FAA to oversee investigation of SpaceX Starship's 3rd test flight

 A huge silver rocket launches into a cloudy sky above a sign that reads "gateway to mars".
A huge silver rocket launches into a cloudy sky above a sign that reads "gateway to mars".

For the third time in 11 months, the U.S. Federal Aviation Administration (FAA) is investigating a flight of SpaceX's Starship megarocket.

Starship launched for the third time ever on Thursday (March 14), roaring into the skies from SpaceX's Starbase site in South Texas. The company aimed to bring both of Starship's elements — its first-stage Super Heavy booster and its Starship upper stage — down to Earth for ocean landings, but both vehicles ended up breaking apart in the atmosphere.

The test flight therefore qualifies as a mishap, and the FAA wants to know what happened. The agency announced this morning (March 15) that it will oversee a SpaceX-led investigation into Thursday's events.

Related: Relive SpaceX Starship's 3rd flight test in breathtaking photos

The 400-foot-tall (122 meters) Starship, which SpaceX is developing to carry people and cargo to the moon and Mars, flew for the first time in April 2023, on a test flight that lasted just four minutes.

It took to the skies again in November, notching several important milestones, including a successful stage separation. But that second trial mission ended after just eight minutes.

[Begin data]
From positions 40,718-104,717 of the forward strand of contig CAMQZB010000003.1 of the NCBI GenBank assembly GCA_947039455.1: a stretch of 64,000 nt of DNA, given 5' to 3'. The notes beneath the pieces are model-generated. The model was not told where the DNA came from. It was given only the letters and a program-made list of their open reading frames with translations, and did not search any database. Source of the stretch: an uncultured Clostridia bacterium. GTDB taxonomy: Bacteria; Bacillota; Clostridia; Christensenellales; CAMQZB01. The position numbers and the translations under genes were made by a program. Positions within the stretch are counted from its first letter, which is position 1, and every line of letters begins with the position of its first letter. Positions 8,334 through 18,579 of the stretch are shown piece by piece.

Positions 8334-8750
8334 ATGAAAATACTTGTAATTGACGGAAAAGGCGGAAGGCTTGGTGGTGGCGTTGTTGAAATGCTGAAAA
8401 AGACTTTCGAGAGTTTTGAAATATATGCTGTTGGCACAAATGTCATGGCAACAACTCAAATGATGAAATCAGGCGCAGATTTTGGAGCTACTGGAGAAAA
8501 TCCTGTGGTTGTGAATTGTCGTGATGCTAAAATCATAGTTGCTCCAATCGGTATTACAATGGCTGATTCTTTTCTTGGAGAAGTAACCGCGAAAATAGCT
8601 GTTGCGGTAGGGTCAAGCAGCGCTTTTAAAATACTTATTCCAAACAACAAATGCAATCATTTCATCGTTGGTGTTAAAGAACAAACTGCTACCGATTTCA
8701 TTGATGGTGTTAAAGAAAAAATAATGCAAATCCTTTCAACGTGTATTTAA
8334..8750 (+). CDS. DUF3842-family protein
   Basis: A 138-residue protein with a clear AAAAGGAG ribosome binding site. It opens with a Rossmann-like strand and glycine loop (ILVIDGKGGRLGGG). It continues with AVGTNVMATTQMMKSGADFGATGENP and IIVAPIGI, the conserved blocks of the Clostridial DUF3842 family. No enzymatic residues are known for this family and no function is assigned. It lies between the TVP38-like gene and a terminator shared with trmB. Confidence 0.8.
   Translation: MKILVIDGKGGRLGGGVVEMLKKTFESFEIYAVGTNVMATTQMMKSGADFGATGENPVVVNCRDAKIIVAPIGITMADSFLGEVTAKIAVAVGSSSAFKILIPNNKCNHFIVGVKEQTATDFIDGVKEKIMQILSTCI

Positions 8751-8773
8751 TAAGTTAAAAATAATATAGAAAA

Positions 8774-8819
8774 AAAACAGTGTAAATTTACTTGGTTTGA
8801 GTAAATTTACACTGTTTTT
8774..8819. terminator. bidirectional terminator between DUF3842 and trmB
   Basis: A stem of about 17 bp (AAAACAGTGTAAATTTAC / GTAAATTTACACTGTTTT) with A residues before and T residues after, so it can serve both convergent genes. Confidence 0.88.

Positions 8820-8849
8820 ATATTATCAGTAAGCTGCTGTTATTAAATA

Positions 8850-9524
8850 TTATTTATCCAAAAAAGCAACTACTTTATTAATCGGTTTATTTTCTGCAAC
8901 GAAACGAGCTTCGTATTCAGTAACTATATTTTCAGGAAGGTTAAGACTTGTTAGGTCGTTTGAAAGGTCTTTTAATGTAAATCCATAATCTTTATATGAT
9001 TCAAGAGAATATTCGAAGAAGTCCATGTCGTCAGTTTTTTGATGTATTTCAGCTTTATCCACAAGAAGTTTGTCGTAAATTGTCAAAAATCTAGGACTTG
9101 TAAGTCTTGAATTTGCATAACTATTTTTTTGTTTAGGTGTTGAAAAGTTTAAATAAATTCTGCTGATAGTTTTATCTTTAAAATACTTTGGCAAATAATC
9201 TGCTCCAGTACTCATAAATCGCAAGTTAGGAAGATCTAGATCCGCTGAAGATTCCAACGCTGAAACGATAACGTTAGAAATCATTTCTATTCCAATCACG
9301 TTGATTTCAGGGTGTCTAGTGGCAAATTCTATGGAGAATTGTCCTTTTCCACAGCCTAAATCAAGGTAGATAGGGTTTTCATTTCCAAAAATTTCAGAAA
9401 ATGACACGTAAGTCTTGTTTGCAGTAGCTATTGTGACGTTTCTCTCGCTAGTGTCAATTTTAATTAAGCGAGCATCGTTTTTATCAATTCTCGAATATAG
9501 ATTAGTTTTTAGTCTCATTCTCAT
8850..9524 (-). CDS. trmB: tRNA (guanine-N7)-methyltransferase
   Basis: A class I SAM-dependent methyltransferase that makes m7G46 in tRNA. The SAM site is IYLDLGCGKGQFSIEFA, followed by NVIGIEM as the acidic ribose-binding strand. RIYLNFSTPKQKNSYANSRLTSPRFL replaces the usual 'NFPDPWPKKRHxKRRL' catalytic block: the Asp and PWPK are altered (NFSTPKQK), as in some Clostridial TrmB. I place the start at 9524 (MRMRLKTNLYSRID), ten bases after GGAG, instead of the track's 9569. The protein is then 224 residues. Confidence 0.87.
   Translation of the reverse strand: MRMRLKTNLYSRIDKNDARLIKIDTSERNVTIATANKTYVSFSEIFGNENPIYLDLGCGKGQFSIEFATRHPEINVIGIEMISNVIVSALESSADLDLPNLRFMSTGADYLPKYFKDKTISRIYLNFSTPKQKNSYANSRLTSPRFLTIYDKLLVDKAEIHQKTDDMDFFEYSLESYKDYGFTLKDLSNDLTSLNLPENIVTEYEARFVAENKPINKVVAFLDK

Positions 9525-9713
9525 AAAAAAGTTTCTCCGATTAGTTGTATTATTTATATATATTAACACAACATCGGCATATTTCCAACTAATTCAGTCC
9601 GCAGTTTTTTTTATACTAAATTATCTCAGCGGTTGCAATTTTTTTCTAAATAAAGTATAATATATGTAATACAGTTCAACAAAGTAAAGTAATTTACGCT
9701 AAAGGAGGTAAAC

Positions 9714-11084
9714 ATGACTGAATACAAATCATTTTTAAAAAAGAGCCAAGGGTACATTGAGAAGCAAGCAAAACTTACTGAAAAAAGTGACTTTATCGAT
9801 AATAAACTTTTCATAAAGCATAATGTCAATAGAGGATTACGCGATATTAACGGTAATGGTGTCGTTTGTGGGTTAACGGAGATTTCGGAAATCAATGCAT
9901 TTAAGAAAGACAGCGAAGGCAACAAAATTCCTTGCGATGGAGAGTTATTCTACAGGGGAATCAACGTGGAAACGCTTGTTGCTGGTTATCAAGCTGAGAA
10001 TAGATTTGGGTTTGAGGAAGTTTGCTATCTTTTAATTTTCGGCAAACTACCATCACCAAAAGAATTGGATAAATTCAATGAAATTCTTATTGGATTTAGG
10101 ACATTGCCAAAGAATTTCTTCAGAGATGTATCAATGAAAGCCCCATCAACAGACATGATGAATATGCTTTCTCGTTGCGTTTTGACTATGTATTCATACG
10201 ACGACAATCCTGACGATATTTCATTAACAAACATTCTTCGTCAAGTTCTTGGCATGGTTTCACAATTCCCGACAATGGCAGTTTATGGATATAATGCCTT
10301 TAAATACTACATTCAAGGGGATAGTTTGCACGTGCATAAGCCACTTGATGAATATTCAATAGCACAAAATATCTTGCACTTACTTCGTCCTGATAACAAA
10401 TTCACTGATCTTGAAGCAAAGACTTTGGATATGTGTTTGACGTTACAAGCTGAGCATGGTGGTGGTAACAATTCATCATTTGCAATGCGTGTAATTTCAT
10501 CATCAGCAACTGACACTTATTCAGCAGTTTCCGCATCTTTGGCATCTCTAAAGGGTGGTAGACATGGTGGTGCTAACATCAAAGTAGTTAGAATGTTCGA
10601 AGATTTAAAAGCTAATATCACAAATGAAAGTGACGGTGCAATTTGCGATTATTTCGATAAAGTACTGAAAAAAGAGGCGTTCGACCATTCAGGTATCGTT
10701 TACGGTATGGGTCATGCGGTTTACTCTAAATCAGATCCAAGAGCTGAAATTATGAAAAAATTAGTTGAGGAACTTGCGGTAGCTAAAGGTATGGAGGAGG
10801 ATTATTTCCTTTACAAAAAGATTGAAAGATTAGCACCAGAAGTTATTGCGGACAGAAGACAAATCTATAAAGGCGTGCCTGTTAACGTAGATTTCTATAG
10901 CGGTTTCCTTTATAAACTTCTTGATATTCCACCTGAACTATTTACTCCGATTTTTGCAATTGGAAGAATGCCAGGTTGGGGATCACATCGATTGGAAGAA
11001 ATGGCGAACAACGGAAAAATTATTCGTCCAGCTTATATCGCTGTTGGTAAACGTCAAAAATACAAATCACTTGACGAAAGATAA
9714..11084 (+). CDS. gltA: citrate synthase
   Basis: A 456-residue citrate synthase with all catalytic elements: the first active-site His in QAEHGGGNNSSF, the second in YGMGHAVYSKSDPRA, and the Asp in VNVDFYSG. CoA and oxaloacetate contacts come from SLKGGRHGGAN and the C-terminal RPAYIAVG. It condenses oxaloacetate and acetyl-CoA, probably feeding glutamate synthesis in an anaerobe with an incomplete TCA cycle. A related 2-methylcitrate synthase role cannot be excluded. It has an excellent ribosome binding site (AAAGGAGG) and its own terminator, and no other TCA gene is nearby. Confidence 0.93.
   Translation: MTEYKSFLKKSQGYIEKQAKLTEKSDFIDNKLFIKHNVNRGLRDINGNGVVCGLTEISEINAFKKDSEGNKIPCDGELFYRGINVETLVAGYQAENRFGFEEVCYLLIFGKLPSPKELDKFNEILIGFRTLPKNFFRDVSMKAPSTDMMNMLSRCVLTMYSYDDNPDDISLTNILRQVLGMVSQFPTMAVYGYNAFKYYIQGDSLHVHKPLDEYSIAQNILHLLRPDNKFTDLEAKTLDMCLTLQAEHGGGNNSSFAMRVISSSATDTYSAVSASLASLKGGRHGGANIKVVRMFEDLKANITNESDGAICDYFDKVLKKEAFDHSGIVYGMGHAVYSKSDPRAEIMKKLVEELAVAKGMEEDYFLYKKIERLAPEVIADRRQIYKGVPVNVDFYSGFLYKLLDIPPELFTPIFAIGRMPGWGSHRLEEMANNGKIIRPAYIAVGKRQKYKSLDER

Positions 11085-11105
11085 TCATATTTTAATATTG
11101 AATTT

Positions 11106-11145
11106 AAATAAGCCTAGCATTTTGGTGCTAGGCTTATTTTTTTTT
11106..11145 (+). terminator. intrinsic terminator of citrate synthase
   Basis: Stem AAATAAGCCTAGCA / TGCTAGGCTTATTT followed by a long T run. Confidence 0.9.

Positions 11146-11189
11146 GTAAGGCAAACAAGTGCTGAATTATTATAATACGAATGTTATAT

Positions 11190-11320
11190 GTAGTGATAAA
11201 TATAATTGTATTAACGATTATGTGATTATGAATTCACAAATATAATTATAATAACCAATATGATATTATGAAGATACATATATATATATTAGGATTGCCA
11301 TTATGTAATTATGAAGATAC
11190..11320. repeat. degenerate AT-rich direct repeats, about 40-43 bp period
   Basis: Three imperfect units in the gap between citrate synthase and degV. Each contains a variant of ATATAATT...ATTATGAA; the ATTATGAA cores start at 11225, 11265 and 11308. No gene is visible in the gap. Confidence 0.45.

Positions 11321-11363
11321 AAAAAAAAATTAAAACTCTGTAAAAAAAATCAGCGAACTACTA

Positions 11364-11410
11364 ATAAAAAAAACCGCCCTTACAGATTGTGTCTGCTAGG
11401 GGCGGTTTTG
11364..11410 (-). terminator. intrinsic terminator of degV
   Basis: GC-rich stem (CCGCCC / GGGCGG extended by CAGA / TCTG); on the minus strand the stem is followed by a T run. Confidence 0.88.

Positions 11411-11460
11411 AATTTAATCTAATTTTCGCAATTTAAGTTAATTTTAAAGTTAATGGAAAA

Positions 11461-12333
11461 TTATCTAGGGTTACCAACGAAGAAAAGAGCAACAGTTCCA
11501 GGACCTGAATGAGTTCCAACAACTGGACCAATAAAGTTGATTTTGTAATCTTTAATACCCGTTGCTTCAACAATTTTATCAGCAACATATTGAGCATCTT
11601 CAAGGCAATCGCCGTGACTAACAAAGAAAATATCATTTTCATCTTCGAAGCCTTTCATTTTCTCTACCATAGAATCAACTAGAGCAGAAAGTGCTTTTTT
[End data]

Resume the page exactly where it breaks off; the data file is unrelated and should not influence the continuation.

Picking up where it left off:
The FAA oversaw SpaceX investigations into both of those flights. The first probe identified 63 corrective actions that the company needed to take before launching again, and the second found 17 required fixes.

The number will likely be lower still for flight number three, given how much progress Starship made. For example, Super Heavy aced its "boostback" burn after separating from the upper stage, though the giant booster failed to execute its landing burn properly and broke apart about 1,515 feet (462 meters) above the Gulf of Mexico.

The Starship upper stage reached orbital velocity and hit its proper "coast" trajectory, on its way to a planned splashdown in the Indian Ocean. The vehicle was rolling a bit as it reentered Earth's atmosphere, however, and broke apart about 50 minutes after launch.

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It's unclear when the fourth Starship test flight will take place; the FAA will not consider granting a launch license until the current mishap investigation is over and SpaceX has implemented the required corrective actions, whatever those end up being. But it's safe to assume that SpaceX will be ready to fly when it gets the green light.

"Today, we do have four ships and four Super Heavy boosters built, with more coming off the production line as our star factory continues to grow," Siva Bharadvaj, a space operations engineer at SpaceX, said during a webcast of Thursday's launch.

"These vehicles are slated for future flight tests just like today's," he added. "In fact, just this week, we static-fired our next ship that's planning to fly and expect to test the booster as soon as the launch mount is free from today's flight test."